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‘Ghost In The Shell’ Producer Reacts To Casting Backlash

Producer Steve Paul believes that fans will be very happy with the finished product.

Ghost In The Shell Scarlett Johansson

“Ghost in the Shell”

Ever since the first image of Scarlett Johansson as Major Motoko Kusanagi in the upcoming “Ghost in the Shell” feature film was released, the live-action adaptation of Masamune Shirow’s manga series has received backlash with fans declaring another Hollywood whitewashing incident.

Now, Steve Paul, a producer on the film has spoken out about the criticism, telling BuzzFeed that he thinks fans will have a change of heart when they see the final product.

“I think everybody is going to end up being really happy with it,” he told the website. “They’re going to be very, very happy with it when they see what we’ve actually done with it, and I don’t think anybody’s going to be disappointed.”

READ MORE: ‘Ghost in the Shell’ Photos: Scarlett Johansson Debuts Controversial Look in Hong Kong

The original “Ghost in the Shell” story follows a special ops, one-of-a-kind human-cyborg hybrid who leads an elite task force Section 9, a counter-terrorist organization operating in a dystopian 21st century Japan. Though, according to Paul, in the movie Johansson is referred to as just “the Major” and the setting is in “an international world.”

“There [are] all sorts of people and nationalities in the world in ‘Ghost in the Shell,’” he explained. “We’re utilizing people from all over the world…There’s Japanese in it. There’s Chinese in it. There’s English in it. There’s Americans in it.”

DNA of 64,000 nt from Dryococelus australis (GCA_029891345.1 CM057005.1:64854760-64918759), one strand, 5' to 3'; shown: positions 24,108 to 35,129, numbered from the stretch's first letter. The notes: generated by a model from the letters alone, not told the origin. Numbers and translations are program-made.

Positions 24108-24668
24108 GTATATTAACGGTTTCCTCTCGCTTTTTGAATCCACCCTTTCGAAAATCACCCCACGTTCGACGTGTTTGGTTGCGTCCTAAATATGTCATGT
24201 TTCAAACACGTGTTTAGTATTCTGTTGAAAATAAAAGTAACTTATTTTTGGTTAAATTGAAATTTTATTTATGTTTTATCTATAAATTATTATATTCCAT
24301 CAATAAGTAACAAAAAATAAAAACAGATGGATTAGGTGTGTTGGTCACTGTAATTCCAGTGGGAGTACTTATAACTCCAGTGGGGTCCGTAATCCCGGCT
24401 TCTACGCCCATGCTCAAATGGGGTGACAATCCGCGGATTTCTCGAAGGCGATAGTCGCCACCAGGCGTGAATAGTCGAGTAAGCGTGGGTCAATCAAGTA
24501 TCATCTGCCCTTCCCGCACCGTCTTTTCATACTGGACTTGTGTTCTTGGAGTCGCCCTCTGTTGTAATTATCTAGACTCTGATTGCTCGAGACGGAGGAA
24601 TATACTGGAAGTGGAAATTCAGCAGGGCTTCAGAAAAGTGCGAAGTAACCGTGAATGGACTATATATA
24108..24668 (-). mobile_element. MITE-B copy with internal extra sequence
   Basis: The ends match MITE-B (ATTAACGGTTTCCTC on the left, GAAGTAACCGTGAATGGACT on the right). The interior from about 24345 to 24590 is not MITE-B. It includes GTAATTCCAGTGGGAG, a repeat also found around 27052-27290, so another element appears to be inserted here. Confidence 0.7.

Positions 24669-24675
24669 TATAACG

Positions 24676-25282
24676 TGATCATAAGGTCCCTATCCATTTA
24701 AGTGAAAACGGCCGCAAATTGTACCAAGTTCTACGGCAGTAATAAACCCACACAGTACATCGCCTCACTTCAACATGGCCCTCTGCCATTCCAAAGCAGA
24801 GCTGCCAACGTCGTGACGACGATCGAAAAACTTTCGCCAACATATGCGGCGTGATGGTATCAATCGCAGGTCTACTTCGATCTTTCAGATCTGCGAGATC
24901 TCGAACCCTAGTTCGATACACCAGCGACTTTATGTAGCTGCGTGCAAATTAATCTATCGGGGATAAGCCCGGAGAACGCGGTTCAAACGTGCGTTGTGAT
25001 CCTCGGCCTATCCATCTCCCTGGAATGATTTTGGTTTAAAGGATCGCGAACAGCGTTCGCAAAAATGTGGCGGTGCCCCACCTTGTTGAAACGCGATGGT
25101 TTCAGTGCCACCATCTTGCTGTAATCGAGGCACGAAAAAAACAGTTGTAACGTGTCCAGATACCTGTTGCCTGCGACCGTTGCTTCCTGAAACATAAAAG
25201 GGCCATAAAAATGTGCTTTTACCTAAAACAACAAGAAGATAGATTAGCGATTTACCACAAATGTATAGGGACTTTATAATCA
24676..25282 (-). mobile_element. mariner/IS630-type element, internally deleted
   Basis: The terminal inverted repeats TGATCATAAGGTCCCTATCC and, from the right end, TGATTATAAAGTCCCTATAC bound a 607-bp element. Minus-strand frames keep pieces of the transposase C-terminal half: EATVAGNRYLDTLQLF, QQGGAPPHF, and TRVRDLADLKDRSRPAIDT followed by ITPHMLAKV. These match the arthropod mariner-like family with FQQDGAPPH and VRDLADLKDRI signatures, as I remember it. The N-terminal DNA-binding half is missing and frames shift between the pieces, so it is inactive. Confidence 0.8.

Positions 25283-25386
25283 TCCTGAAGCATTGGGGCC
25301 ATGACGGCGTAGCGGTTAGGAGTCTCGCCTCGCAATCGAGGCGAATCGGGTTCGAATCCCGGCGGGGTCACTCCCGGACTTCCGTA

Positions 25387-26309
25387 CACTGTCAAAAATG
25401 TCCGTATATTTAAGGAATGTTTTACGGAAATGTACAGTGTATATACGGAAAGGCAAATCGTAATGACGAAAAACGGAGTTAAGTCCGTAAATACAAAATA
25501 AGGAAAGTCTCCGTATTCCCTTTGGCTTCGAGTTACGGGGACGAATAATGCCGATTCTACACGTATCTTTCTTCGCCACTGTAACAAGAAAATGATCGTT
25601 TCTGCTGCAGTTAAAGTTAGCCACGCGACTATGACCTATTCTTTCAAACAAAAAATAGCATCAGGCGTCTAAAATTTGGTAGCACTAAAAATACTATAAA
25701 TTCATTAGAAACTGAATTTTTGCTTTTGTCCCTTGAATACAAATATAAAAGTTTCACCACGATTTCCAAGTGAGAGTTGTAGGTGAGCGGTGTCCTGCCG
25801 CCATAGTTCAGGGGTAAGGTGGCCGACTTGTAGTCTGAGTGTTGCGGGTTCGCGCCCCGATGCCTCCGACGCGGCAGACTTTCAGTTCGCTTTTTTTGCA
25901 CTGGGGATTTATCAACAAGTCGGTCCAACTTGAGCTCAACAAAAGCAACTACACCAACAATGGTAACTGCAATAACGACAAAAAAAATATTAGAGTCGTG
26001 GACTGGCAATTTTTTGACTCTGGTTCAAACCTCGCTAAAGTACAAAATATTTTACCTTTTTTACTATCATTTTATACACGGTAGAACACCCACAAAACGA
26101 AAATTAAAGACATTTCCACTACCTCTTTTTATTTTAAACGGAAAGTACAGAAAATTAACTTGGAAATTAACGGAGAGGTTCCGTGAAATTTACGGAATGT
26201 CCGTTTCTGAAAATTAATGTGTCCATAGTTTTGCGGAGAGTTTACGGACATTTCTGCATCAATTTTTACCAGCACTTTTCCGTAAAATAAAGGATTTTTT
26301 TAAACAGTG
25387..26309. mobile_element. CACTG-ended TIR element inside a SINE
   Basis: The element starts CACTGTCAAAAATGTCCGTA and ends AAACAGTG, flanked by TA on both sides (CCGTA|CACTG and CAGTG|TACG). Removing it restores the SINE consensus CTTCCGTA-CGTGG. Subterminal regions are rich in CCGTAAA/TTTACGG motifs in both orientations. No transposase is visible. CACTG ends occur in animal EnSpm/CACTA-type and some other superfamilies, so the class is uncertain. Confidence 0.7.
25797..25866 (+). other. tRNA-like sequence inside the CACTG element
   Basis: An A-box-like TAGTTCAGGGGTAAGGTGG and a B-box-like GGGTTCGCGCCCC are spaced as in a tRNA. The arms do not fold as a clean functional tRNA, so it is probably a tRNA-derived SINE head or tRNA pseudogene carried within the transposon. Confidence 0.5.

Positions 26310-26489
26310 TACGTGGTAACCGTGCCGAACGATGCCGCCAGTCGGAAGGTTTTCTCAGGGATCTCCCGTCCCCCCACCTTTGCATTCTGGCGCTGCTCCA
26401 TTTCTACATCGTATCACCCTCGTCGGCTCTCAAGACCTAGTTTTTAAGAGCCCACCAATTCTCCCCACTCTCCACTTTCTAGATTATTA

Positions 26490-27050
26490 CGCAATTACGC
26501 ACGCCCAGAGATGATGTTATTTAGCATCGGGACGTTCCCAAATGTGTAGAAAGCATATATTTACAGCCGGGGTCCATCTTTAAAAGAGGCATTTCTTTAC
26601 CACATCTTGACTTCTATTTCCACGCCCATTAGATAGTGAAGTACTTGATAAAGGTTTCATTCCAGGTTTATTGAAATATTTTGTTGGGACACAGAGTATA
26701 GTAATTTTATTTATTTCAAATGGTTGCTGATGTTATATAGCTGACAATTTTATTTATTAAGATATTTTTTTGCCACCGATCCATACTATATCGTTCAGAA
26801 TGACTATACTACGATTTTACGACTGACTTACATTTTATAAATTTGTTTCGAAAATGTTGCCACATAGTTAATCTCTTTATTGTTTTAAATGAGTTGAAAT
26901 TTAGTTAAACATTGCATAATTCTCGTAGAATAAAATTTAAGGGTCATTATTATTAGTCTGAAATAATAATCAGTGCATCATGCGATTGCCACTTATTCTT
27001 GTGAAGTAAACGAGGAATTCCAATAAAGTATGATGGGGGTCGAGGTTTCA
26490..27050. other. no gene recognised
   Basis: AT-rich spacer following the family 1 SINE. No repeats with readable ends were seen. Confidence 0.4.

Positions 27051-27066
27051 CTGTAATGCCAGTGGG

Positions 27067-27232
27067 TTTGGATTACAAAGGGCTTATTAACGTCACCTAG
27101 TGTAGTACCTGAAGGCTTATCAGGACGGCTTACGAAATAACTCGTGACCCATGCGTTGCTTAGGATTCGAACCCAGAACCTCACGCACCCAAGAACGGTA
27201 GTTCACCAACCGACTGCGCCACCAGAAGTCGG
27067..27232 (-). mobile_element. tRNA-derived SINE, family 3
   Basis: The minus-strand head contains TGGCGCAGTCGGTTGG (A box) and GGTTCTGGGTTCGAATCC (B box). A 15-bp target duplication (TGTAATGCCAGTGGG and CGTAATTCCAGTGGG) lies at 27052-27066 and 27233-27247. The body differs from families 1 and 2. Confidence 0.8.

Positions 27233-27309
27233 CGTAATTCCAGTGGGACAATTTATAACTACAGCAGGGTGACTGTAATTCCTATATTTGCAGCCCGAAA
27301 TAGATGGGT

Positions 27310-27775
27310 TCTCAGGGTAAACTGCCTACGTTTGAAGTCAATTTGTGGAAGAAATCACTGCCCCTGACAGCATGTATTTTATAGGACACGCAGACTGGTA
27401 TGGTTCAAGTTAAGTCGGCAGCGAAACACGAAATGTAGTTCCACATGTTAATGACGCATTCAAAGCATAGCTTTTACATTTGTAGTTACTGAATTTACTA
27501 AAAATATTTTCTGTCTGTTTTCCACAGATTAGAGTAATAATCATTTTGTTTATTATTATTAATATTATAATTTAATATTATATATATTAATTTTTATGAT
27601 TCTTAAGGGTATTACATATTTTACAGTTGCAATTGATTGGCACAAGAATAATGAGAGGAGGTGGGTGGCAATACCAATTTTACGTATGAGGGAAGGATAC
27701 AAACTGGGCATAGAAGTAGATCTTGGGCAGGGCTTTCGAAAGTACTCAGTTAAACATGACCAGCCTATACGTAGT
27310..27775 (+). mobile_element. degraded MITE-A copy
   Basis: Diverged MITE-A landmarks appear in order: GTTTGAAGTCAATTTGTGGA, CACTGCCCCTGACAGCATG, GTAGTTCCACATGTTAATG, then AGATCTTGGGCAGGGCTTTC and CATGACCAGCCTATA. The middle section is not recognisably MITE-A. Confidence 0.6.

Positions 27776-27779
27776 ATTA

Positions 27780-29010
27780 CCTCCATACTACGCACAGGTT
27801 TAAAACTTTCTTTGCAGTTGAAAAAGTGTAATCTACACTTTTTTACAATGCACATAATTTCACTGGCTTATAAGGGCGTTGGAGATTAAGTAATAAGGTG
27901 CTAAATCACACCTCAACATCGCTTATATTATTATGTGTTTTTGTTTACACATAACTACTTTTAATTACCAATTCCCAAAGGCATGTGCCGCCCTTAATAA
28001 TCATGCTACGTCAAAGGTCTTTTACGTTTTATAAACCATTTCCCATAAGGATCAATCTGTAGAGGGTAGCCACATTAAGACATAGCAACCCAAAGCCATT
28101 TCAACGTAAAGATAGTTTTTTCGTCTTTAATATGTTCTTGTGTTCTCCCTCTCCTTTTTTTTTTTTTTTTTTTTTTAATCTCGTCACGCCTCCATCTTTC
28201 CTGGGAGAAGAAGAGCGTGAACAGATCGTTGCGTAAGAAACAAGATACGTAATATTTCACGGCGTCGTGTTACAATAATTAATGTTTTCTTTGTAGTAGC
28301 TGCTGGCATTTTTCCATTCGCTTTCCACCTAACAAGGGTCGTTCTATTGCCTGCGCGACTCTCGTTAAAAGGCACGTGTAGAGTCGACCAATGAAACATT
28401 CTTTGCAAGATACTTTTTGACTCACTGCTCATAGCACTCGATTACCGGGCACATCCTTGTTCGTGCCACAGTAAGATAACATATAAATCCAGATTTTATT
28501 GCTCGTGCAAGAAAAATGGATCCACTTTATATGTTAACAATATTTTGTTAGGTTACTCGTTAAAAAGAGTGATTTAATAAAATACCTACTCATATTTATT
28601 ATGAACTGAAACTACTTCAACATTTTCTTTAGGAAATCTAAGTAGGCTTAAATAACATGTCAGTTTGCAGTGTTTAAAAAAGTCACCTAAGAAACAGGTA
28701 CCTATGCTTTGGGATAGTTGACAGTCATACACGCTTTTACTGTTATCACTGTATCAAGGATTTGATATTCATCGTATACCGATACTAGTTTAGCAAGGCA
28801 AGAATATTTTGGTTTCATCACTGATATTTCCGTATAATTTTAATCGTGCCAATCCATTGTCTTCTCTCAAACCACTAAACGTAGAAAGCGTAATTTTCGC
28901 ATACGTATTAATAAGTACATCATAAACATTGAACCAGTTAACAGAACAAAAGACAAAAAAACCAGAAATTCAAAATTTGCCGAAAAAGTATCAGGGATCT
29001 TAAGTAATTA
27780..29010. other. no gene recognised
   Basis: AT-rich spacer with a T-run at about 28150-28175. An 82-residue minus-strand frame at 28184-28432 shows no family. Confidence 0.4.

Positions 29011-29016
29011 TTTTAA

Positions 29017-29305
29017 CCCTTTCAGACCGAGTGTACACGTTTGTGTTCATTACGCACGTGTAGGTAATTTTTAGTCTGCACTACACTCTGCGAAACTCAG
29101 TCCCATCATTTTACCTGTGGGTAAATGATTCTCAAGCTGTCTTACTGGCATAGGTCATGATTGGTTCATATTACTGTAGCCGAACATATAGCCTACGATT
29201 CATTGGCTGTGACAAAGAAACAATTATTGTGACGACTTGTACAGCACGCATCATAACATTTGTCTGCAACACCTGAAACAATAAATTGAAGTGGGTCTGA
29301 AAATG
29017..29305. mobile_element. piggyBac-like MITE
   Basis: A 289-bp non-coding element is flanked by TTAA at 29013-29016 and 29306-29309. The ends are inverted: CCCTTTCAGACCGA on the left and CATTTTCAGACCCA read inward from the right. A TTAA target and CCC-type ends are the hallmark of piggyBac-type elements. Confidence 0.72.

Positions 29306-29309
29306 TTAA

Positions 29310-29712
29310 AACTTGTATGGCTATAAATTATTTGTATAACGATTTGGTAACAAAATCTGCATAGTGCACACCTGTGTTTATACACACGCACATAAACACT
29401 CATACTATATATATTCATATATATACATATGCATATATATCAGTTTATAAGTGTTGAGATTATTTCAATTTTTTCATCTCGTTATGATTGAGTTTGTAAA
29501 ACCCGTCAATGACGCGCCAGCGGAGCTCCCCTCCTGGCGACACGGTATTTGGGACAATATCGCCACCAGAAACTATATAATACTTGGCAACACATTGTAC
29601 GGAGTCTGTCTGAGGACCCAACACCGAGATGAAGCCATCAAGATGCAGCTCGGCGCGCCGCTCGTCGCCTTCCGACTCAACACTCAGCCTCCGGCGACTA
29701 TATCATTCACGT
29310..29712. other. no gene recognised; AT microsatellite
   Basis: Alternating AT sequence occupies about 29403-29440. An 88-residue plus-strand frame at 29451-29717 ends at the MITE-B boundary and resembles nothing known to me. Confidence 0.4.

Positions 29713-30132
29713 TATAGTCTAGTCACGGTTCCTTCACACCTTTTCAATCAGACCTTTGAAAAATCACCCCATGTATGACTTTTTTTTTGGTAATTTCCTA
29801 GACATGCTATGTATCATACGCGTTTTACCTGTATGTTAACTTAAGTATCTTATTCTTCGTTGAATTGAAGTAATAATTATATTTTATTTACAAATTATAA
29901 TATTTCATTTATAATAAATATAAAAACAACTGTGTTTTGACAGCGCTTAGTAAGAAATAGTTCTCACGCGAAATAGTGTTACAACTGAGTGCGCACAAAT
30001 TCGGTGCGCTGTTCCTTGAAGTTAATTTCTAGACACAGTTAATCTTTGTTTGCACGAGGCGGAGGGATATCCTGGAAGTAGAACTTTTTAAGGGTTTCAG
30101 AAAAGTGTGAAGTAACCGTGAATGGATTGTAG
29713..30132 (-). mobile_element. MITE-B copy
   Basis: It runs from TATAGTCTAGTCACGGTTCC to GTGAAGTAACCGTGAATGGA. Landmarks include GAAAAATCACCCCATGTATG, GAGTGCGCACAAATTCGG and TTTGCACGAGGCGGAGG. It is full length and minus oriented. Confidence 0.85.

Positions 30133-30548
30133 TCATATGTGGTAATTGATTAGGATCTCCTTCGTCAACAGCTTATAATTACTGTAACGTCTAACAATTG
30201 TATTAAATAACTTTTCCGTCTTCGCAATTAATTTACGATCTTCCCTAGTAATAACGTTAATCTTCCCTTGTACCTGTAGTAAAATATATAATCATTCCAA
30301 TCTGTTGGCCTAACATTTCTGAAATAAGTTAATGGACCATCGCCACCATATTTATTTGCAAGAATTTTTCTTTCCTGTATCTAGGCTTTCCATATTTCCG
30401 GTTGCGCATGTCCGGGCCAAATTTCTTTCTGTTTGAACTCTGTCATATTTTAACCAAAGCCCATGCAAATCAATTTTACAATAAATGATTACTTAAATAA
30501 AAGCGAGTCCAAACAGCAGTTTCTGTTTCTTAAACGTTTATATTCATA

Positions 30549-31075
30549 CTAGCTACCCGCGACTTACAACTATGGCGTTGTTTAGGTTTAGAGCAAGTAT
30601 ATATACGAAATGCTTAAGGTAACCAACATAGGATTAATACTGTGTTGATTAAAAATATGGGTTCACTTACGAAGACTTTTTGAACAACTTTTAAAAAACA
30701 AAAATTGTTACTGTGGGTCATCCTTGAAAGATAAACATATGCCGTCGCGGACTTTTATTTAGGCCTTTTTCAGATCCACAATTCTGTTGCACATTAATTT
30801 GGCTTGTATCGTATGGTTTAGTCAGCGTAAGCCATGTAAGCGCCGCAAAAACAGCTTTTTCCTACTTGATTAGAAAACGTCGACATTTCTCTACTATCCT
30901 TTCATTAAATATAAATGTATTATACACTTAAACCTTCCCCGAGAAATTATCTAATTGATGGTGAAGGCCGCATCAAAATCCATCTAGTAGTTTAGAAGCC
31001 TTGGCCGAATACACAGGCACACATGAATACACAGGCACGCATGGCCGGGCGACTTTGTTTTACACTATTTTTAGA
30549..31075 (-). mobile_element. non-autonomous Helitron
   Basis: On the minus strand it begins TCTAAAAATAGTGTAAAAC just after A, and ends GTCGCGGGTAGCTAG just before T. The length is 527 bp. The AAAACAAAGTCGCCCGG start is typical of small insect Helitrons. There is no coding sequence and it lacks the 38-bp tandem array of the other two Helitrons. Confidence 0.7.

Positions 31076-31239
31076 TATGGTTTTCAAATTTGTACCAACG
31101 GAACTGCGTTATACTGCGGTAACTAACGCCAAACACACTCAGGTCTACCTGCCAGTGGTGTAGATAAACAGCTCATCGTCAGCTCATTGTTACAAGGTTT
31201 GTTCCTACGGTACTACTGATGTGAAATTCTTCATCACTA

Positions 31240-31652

READ MORE: ‘Ghost In The Shell’: Constance Wu Calls Scarlett Johansson’s Casting the ‘Practice of Blackface’

The Rupert Sanders-directed film includes actors such as Rila Fukushima, Takeshi Kitano, Kaori Momoi, Yutaka Izumihara, Michael Pitt, Juliette Binoche and Pilou Asbæk. The first pictures of the cast filming on set in Hong Kong were leaked online not too long ago, once again adding fuel to  the fire. 

“I don’t think it was just a Japanese story,” Paul continued. “‘Ghost in the Shell’ was a very international story, and it wasn’t just focused on Japanese; it was supposed to be an entire world. That’s why I say the international approach is, I think, the right approach to it.”

Adding that he had the full support of “Ghost in the Shell” creator Shirow and Kodansha, Paul said, “I think we’ve done the manga comic great honor. As I said, the fans will be very happy, because there’s a great respect that’s been paid to the manga…We’ve been very, very careful. Obviously, there’s some new imagination, as well. I mean, like anything, when you’re making a movie, you’ve gotta bring your own.”

“Ghost in the Shell” will arrive in theaters on March 31, 2017.

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